07/06/2022 | Digital Innovation
Product and process security for the pharmaceutical and chemical industries are caught between cyber security (IT) issues and traditional process issues (OT). Although the transition to automation, networking and Industry 4.0 has been going on for a long time, the opportunities have no boundaries. Within the intensive exchanges between IT experts and those with high levels of authourity on OT matters, it is important to find ways that bring digitization and security together. The human factor will obviously have to remain for safety reasons for the foreseeable future, which is why it’s important that this is backed by intensive training. There are still those keen to point out that classic hardline systems not connected to WiFi are the most secure. On the other hand, it‘s a fact that the creativity of criminal hackers is increasing all the time and new gateways are being found, such as via so-called social hacking or the smuggling of prepared USB sticks.
At the same time, systems controlled by smart sensors bring greater efficiency and productivity. More data than ever can be brought together and evaluated quickly, which leads to greater transparency and increased knowledge. Being able to control several systems remotely also has a clear advantage, which is why even the most sensitive areas such as the pharmaceutical and chemical industries are gradually moving in the direction of networking, sensor technology and the like.
The increasing requirements in the area of IT and cyber security provide the framework for the current discussion about product and process security. Whether it’s the Cyber Security Law in China, the IT Security Law 2.0 of the Federal Office for Information Security in Germany or the Cyber Security Law CISA in the USA, companies that are assigned to critical infrastructures will have to comply with a broad variety of requirements to prove that they have implemented clearly defined IT security measures. This has been a long journey so far and the issues are becoming more sophisticated, as various technological trends are now playing significant roles.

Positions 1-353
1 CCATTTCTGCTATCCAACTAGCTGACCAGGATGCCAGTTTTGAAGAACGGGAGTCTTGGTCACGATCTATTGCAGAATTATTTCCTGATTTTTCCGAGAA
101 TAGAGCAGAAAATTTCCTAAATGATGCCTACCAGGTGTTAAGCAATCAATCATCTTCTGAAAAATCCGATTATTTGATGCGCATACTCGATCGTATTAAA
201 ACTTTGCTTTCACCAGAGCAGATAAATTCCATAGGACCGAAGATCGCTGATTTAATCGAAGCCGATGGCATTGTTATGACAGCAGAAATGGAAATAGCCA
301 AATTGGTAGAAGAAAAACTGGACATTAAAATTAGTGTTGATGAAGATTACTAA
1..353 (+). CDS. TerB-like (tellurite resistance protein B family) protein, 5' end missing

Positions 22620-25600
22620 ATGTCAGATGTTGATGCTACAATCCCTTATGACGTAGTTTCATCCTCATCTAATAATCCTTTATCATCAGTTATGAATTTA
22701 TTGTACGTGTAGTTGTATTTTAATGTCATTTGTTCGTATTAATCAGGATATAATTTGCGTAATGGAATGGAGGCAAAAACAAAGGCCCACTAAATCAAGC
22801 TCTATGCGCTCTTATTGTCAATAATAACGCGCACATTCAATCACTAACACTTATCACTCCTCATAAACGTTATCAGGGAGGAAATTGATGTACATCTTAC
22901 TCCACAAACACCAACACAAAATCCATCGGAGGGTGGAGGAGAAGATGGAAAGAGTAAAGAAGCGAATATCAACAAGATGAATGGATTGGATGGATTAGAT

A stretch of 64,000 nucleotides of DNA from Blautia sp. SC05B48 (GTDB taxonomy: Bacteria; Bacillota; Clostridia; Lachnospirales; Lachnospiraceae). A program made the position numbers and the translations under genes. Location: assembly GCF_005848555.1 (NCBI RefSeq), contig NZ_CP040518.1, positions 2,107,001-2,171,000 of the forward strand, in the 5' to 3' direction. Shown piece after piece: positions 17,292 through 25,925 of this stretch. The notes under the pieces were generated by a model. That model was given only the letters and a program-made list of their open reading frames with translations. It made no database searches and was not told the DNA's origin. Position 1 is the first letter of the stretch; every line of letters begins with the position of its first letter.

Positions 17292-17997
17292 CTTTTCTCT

Driven by the IT priorities, modern systems are created under the buzzword Industrial Internet of Things in which all systems and devices are networked and form their own, individual, networks. There is a strong focus on increasing optimisation with a view to enhancing productivity and efficiency and, in turn, ensuring the competitiveness of companies.
Using the technology of edge computing, data should be analysed close to the data source in order to be able to do so without the involvement of either central nodes or data centres. So-called distributed ledger technologies are now being considered as ways of making such systems inaccessible from the outside. Examples of this can often include well-known examples such as blockchain, for which adjustments in terms of scalability are still necessary in the IoT application, and IOTA (cryptocurrency), a tangle-based approach.